The pandemic is affecting armed forces across the world, though. Take France’s sole aircraft carrier, the Charles de Gaulle. A month ago, it had got back from a patrol in the eastern Mediterranean accompanied by a frigate and put into the port of Brest before heading for operations in the North Sea. Three weeks later there were cases of COVID-19 on board and the two warships with their combined crews of 1,900 are all in quarantine in Toulon with fifty sailors transferred to hospital with symptoms.

A missile submarine may be able to kill 20 million people in 90 minutes but that would not stop COVID-19 rendering it useless

Navies are particularly vulnerable, with their ships having large numbers of people in confined spaces for weeks on end. If a cruise ship with its spacious and often lavish suites can foster a major outbreak, then warships with sleeping and messing in very confined spaces can be a nightmare for a captain.

Moreover, if a carrier is in difficulties it can at least find somewhere to dock. Less obvious is what happens to an even more tightly packed missile submarine on a three-month patrol as part of the much-vaunted continuous at-sea deterrence. It may be able to kill 20 million people in 90 minutes but that would not stop COVID-19 rendering it useless. Three weeks ago there were tabloid press reports that the UK’s missile submarine base at Faslane near Glasgow had established an on-site quarantine facility because of suspicious cases, with twelve people self-isolating. But we can be sure that if there ever was a problem on a patrolling missile submarine that would be as closely guarded a secret as you could get.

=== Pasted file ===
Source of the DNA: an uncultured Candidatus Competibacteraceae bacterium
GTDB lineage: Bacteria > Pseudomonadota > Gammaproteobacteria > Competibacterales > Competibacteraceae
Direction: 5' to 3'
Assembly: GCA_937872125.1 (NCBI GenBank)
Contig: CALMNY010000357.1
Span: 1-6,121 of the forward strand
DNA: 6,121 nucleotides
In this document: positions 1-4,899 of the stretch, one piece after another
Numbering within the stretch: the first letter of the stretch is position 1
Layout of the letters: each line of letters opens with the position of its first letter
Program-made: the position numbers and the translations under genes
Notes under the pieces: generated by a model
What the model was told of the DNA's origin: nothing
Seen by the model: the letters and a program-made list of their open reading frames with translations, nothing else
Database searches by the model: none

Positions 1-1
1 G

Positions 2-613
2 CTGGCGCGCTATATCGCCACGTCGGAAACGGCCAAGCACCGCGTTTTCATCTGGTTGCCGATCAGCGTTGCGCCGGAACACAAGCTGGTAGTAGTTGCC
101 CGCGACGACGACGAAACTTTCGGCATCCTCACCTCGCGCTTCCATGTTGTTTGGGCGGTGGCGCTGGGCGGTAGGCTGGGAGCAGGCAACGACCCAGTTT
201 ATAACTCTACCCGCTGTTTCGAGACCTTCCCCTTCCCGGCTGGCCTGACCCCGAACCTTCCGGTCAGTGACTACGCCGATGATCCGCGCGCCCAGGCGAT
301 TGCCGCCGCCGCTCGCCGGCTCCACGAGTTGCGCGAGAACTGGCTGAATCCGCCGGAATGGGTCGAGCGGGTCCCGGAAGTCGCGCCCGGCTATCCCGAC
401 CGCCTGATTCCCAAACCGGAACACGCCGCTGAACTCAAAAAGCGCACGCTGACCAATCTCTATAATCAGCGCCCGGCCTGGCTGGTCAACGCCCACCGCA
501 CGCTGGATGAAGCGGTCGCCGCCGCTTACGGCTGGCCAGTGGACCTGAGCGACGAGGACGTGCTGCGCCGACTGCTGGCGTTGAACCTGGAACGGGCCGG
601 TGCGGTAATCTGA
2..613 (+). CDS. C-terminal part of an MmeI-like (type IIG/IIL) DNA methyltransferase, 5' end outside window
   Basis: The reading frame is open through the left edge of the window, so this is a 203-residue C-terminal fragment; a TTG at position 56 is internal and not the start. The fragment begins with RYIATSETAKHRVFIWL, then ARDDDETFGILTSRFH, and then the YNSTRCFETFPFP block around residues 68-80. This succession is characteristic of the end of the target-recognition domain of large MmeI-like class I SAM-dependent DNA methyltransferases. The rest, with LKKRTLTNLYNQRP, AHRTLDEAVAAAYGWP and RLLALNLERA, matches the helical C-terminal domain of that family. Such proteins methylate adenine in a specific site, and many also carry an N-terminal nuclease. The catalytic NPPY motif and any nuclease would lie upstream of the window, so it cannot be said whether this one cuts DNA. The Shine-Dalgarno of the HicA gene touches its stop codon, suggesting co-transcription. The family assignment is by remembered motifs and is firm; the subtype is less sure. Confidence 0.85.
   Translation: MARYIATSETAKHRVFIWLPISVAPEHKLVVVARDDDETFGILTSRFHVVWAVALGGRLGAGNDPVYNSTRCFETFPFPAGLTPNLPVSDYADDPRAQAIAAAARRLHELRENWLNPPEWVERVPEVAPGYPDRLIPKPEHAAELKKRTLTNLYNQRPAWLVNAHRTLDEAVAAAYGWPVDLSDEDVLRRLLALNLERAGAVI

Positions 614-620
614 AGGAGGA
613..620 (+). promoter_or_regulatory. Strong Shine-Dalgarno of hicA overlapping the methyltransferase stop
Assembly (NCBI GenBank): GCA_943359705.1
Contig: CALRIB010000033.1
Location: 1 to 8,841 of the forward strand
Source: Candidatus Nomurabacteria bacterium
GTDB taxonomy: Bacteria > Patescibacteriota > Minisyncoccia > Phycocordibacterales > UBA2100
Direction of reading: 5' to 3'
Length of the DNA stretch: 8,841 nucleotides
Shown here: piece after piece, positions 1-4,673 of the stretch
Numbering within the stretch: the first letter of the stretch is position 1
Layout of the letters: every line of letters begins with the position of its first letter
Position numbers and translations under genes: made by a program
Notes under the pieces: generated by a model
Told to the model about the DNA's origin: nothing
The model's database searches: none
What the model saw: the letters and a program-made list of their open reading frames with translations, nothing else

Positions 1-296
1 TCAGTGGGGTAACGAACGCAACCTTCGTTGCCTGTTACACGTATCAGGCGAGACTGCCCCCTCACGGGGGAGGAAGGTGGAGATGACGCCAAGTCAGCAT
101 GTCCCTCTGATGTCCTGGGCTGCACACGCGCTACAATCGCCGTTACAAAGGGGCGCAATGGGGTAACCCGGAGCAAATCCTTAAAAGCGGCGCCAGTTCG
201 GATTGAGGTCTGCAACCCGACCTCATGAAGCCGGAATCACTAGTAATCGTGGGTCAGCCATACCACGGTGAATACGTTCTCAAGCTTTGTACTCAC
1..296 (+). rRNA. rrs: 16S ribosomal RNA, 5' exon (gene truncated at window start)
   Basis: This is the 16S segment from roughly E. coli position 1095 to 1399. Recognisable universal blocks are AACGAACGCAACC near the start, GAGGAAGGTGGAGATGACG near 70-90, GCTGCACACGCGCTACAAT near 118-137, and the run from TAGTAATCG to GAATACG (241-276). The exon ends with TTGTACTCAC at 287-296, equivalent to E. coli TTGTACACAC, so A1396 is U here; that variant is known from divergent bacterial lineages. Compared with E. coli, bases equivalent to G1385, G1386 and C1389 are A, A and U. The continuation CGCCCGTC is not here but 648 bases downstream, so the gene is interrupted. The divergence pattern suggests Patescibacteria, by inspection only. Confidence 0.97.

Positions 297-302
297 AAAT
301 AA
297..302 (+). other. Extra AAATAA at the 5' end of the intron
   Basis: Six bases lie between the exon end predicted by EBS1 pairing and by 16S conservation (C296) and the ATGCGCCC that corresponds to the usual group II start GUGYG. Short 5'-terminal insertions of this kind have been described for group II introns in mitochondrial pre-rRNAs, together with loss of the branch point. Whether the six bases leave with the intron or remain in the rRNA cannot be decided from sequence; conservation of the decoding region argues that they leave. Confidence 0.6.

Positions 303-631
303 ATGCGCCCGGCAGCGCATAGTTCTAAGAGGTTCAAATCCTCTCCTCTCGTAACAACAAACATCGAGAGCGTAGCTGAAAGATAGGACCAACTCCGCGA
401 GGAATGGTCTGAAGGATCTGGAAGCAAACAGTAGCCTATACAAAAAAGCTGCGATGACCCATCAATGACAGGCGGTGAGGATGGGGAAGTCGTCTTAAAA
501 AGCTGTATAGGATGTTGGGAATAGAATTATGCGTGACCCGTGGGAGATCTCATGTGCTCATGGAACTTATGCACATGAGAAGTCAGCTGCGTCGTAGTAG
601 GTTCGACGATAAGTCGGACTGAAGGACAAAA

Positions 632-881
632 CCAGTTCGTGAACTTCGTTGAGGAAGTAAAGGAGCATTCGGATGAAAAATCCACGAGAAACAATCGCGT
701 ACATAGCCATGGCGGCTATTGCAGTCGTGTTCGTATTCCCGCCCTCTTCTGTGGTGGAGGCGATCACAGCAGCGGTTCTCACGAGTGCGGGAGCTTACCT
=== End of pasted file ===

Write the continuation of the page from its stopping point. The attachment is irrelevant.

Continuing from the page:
This all raises the question of just what the world’s military forces are really for, since their role in responding to the biggest single threat to people and the world’s entire economy in many decades has been little more than peripheral.

True, they are being used to some extent, essentially as useful civilian adjuncts. NATO transport aircraft have recently moved urgently needed medical equipment to Romania, a Spanish navy assault ship is being used as a hospital ship, in the UK army units have helped to build emergency hospitals, Italian troops have been moving dead bodies to parts of the country where crematoria can cope and many other countries have called up troops to provide logistical support to civilian agencies in numerous functions.

For now, though, perhaps the most telling aspect of the current crisis is that the two most important ships in the entire US Navy, far more useful than $12 billion aircraft carriers, are the two unarmed and civilian-crewed hospital ships of the navy’s Military Sealift Command, Mercy and Comfort. Built as oil tankers forty years ago at a cost, then, of barely $70 million each, the government bought them and converted them into hospital ships in the late 1980s. Each has beds for a thousand patients and fully equipped operating theatres, pharmacies and bio-medical laboratories: Comfort is currently supporting local hospitals in New York, with Mercy doing the same in Los Angeles.

The COVID-19 crisis still has many months to run; its human and economic effects are likely to stretch over some years. When we do come out of the crisis, we will then be even closer to the critical challenge of the far greater threat – climate breakdown. Just as COVID-19 must make us question the meaning of security and the costly reliance on military spending to make us feel secure, so too must climate breakdown.